Holding Red Hot Iron

Many many moons ago when I was just a young lad, probably around 8 years old, I learned a very valuable lesson while on a long weekend with the family in a summer house.  This so-called life lesson literally stuck with me for some time.

Winding back the clock, it was a nice warm summer in the late ’70s and no jokes related to ‘That 70’s Show’ are allowed.  I will admit that I wore cord pants and shorts, in my orange velour T-shirt.  A pretty awful sight I’m sure, but it was the latest trend.

In true 70’s spirit, my parents had been invited to a sleep-over weekend at some friend’s place, including kids and other families.  In total, we were about 6 families and 12 kids – the nuclear families had joined forces.  Fun-filled family weekend with BBQ, bonfire, outdoor games and live music in the evenings in the comfort of the living-room).

To make matters more 70’s idyllic, we were on a small island with a ferry connecting us to the mothership, and that only operated a few times a day.  A small grocery store catered for all the islanders, and intruders like us, and only carried a small selection of goods.  All in all, it was like taken out of a romantic musical … with no signing or music.

As with all 70’s nuclear family/friend events, we spent most of the day outside and when darkness slowly crept in a large bonfire was built on the nearby beach.

Beach_bonfireWe kids loved watching and feeling the fire.  There’s always something magical about flames and my curiosity grew to see how hungry these dancing flames were.  I was not the only kid with this question and soon we were fuelling the fire with a variety of items; wet wood, rocks, sand, soda cans, plastic cups, paper plates and a plastic bucket filled with seawater.

It was obvious the water would have a negative impact on the flames, but the fascinating thing was how quickly the flames recovered and slowly ate the blue plastic bucket.

Soon the bell rang and all the mothers had cooked a delicious meal of stewed picked mushrooms, mixed with meats and other vegetables.  All ecological of course!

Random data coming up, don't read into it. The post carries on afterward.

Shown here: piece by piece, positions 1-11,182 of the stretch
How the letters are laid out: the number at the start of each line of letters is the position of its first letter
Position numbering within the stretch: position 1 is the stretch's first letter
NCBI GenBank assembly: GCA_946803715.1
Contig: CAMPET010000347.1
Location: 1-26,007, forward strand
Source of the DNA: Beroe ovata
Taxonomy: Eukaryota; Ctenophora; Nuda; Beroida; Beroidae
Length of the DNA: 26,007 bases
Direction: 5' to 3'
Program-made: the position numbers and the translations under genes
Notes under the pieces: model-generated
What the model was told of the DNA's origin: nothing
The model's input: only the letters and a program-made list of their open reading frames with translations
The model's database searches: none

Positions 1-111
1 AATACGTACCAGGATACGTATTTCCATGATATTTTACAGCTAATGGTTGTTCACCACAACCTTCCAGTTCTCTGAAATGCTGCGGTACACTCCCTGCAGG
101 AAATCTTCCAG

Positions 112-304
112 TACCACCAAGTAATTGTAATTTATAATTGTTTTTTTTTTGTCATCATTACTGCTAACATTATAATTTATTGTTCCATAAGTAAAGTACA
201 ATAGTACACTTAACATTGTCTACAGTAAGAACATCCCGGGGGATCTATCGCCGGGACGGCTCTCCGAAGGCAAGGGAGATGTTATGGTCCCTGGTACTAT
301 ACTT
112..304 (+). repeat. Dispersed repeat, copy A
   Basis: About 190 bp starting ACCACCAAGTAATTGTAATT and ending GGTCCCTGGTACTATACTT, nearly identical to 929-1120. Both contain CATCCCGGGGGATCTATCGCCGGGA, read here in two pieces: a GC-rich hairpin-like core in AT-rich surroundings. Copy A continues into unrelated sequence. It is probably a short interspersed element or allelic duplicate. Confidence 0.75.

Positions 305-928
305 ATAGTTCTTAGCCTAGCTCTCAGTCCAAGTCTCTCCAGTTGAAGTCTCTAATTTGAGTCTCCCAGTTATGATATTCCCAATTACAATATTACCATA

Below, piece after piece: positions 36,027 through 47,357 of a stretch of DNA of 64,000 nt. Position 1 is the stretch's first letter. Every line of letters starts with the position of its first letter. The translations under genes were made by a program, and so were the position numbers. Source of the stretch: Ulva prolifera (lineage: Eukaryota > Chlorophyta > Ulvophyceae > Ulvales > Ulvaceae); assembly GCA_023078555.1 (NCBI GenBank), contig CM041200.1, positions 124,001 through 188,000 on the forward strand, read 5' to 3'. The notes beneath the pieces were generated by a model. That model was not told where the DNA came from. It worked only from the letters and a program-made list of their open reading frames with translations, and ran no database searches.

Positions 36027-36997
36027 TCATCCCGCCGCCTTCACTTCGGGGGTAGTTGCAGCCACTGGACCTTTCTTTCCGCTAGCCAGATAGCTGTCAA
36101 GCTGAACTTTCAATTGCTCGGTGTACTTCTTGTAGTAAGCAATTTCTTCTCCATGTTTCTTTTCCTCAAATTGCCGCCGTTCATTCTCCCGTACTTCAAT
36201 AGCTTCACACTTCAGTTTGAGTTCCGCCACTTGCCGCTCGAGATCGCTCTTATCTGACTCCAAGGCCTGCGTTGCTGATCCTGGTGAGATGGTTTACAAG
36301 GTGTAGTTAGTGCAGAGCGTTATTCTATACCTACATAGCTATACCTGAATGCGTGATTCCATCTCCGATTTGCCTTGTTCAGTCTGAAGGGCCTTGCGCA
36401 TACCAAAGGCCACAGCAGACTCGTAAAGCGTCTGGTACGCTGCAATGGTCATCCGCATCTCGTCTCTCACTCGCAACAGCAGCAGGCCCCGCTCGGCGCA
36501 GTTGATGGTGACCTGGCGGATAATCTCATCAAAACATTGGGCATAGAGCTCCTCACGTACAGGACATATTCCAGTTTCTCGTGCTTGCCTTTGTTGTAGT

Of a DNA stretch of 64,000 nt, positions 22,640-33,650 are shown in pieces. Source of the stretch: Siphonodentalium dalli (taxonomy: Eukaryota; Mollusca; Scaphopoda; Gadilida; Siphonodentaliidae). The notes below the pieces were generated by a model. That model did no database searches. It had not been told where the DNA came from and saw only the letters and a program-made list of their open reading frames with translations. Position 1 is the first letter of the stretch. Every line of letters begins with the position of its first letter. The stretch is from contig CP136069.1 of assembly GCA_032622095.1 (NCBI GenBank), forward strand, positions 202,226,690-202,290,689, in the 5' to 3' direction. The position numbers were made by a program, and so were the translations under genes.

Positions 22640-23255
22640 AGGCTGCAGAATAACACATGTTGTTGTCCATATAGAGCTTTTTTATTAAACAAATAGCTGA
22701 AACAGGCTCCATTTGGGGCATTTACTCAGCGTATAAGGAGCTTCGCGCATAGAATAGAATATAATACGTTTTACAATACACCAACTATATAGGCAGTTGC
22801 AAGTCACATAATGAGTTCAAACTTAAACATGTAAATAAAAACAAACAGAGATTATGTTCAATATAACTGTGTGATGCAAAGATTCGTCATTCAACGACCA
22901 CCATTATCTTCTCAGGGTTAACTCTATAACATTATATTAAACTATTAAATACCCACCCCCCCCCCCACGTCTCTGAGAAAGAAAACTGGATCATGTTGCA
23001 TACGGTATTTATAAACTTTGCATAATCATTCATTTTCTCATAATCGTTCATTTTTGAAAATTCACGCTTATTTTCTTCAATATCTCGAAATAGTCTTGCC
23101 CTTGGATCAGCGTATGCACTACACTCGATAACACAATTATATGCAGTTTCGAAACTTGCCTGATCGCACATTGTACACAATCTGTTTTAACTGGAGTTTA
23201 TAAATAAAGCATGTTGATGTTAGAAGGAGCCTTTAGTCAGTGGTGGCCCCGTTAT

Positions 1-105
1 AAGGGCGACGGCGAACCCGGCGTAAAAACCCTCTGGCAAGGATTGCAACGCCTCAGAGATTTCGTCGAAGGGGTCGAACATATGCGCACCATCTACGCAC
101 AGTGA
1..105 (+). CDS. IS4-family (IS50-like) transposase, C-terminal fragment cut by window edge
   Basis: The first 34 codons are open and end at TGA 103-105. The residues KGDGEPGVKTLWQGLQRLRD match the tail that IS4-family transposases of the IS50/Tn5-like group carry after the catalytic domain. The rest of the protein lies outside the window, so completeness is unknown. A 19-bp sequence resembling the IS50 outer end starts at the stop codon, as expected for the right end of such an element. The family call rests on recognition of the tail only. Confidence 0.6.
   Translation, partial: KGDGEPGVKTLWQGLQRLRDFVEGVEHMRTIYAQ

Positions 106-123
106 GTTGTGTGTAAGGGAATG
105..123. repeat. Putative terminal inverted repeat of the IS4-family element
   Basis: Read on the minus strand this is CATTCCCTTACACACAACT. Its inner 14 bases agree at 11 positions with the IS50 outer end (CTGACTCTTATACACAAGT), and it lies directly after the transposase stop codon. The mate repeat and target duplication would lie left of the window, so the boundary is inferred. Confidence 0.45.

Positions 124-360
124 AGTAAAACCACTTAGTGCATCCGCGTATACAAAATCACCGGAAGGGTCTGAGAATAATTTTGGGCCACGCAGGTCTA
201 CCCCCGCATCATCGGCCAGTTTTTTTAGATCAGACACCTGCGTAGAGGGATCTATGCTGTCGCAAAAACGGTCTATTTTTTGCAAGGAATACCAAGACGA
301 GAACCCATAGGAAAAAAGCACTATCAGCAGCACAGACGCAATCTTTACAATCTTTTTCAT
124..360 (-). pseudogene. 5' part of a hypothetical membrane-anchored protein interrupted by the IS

The evening went on and I barely remember falling asleep among the dogs, but I certainly remember waking up by the extremely strong (and bad) breath from the family labrador.  Not too sure what he ate the night before, or what he might have licked, but it was nasty!

Anyway, it was just after 7 am and several of us kids who were still dressed from the day before decided to explore the wonderful morning.

On the beach, the bonfire had died out although one could still see smoke from the midst of the bonfire.  Everything had been eaten by the flames, more or less, but I could still see parts of the blue bucket.

Suddenly my sister called my name.  “Look!” she said, “isn’t that the handle from the bucket?”.  And it was.  Then her voice changed slightly, she stared at me and commanded “I want that handle.  Get it for me!”.  I didn’t dare to refuse her, so I stepped into the ashes and bent over to grab the handle.

As I grabbed the slightly white handle, a pain went through my body like lightning.  The bloody thing was roasting hot.  In fact, it was so hot that it had started to burn into my skin.

It was like Ansgar in the dark ages, who tried to convince the Vikings to convert to Christianity, by holding a piece of red hot iron in his hand

A roar (more likely a high pitched scream) went through my lungs and I ran as fast as I could to the kitchen, where all the adults were sitting nurturing their hang-overs.  I had the perfect hangover cure … my scream.

I was quickly surrounded by every parent who carefully attempted to peel off the hot handle from my palm, without taking too much skin off.  After an agonizing 2 minutes, I had been freed from this piece of iron.  Some of the mothers smothered my palm with some homemade ointment, which smelled a bit like pee, but it had a healing and soothing effect.

The pain in my hand was severe and I received loads of attention the next few hours, much to the annoyance of my lovely sister.

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